The device is a lever of the second kind, wherein the power arm is provided at one of its ends to serve as the handle, the fulcrum member is provided by the opposite end for resting on the spring, and the work arm projects angularly from between the power arm and the fulcrum member adjacent to the latter for engaging the loop, eye, or hook of the spring at the end of the spring to be manipulated. The power arm is preferably curved outwardly opposite to the angular extension of the work arm and has a transverse handle portion at its free end. When the tool engages the spring and is used as a lever, the force exerted by the user on the power arm results in an elastic distortion of the spring longitudinally, and usually also transversely, thereof to move the anchoring loop, eye, or hook to a position for easy hooking or unhooking relative to an anchoring structure, for example, the rigid supporting frame for the flexible jump sheet of a trampoline. In some instance, it will be only necessary to stretch the spring longitudinally or with only a slight transverse movement. In such instances, the fulcrum serves primarily as a stabilizing rest on the spring and the user's hand advantageously grasps the curved handle rearwardly on the curve.
An embodiment representing the best mode presently contemplated for carrying out the invention is shown in the accompanying drawing in which:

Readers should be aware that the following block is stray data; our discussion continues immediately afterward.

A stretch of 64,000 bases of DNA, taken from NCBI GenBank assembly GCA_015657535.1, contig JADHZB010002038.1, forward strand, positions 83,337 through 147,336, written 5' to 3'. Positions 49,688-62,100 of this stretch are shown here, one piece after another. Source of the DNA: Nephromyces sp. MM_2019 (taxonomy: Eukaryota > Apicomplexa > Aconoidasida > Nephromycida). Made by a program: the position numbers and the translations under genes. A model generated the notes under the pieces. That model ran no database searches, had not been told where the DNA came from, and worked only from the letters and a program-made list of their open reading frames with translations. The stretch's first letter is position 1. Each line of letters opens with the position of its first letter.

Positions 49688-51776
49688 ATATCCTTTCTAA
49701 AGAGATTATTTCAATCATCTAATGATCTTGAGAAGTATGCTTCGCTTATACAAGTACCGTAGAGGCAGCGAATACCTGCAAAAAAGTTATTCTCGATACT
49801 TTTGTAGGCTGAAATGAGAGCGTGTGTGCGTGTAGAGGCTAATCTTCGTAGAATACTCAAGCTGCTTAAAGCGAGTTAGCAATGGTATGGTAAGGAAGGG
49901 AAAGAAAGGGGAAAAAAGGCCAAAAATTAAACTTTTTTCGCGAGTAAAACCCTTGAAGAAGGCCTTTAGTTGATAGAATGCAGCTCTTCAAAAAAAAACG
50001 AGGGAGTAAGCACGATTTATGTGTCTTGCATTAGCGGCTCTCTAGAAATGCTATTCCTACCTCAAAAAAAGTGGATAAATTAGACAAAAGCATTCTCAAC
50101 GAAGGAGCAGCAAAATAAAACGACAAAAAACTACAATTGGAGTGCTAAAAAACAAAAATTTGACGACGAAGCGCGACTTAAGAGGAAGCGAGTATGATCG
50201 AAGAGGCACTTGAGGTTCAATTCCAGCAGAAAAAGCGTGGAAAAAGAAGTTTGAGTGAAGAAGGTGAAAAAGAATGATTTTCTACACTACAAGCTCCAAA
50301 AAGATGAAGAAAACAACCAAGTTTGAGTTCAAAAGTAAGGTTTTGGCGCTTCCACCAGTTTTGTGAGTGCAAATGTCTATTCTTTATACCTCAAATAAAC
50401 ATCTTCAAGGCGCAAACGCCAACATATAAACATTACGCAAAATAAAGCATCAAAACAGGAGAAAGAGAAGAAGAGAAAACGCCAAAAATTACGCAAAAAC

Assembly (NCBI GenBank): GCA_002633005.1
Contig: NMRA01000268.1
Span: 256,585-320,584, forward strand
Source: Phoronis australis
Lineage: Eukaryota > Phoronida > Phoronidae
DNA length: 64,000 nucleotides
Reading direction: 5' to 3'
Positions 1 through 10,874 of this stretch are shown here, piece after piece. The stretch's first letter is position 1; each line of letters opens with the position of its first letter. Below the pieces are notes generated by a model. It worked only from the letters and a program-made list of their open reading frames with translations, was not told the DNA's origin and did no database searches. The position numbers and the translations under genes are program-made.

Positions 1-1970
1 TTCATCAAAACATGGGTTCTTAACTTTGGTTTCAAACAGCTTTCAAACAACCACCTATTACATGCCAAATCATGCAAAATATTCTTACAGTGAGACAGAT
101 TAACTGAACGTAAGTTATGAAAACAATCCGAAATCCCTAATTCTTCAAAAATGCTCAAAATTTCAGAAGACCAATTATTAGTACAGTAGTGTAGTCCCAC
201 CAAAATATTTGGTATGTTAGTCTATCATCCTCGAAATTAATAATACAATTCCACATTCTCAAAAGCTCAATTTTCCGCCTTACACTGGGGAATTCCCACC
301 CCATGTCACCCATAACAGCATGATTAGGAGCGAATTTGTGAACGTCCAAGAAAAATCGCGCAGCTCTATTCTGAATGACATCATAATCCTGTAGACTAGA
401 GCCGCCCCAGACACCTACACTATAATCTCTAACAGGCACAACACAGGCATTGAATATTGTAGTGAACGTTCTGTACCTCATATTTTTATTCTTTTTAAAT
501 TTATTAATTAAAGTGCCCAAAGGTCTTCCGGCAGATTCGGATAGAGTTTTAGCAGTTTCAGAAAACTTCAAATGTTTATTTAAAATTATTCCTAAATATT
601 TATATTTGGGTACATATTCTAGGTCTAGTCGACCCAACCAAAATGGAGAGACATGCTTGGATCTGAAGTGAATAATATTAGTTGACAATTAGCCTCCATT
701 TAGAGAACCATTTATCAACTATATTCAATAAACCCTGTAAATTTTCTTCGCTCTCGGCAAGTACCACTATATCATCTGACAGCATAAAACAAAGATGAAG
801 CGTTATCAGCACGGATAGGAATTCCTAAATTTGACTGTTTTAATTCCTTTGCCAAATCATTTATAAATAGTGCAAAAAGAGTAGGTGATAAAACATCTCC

FIG. 1 is a perspective view of the tool at work installing a typical trampoline spring, one end of the spring being shown fully engaging a grommet in the fragmentarily shown jump sheet of the trampoline and the other end being hooked into the fragmentarily shown anchoring frame of the trampoline;
FIG. 2, a fragmentary, transverse, vertical section taken along the line 2--2 of FIG. 1 and drawn to a larger scale; and
FIG. 3, a rear elevational view drawn to the scale of FIG. 1.
The tool of the invention in its illustrated form, indicated 10, is shown in FIGS. 1 and 3 in the act of installing one end of a helical spring 11 in an anchoring hole 12 of the rigid framework 13 of a trampoline in which the jumpsheet 14 of the trampoline is resiliently supported. As is customary, a series of the springs 11 serves to resiliently attach the grommeted margin 14a of the trampoline's jump sheet to the supporting framework.
As shown, there is a hook-providing, grommet-engaging loop 11a at one end of the spring and a similar anchoring loop 11b at the opposite end of the spring. Loop 11a has already been hooked in to the hole provided by a grommet 15 in the edge margin of jump sheet 14, and loop 11b is held by tool 10 ready to be hooked into hole 12 in supporting framework 13. When so attached, spring 11 will be partially expanded from its tightly wound and normally unstretched condition shown.
Tool 10 is preferably a unitary member, as shown, formed as a lever from steel bar stock of rectangular cross section. It comprises a power arm 20 having a transversely oriented handle portion 20a, at the free end of an outwardly curved portion 20b, for grasping by the user. At the opposite end of the tool is formed an advantageously forked fulcrum member 21. Between power arm 20 and fulcrum member 21, a work arm 22 projects angularly opposite to outwardly curved portion 20b. Work arm 22 is located adjacent to fulcrum member 21 but remote from handle portion 20a of the power arm and is formed as a re-entrantly hooked member 22a, FIG. 2, for engaging a portion of a the circumference of loop 11b of the spring in its overhung bed 22b.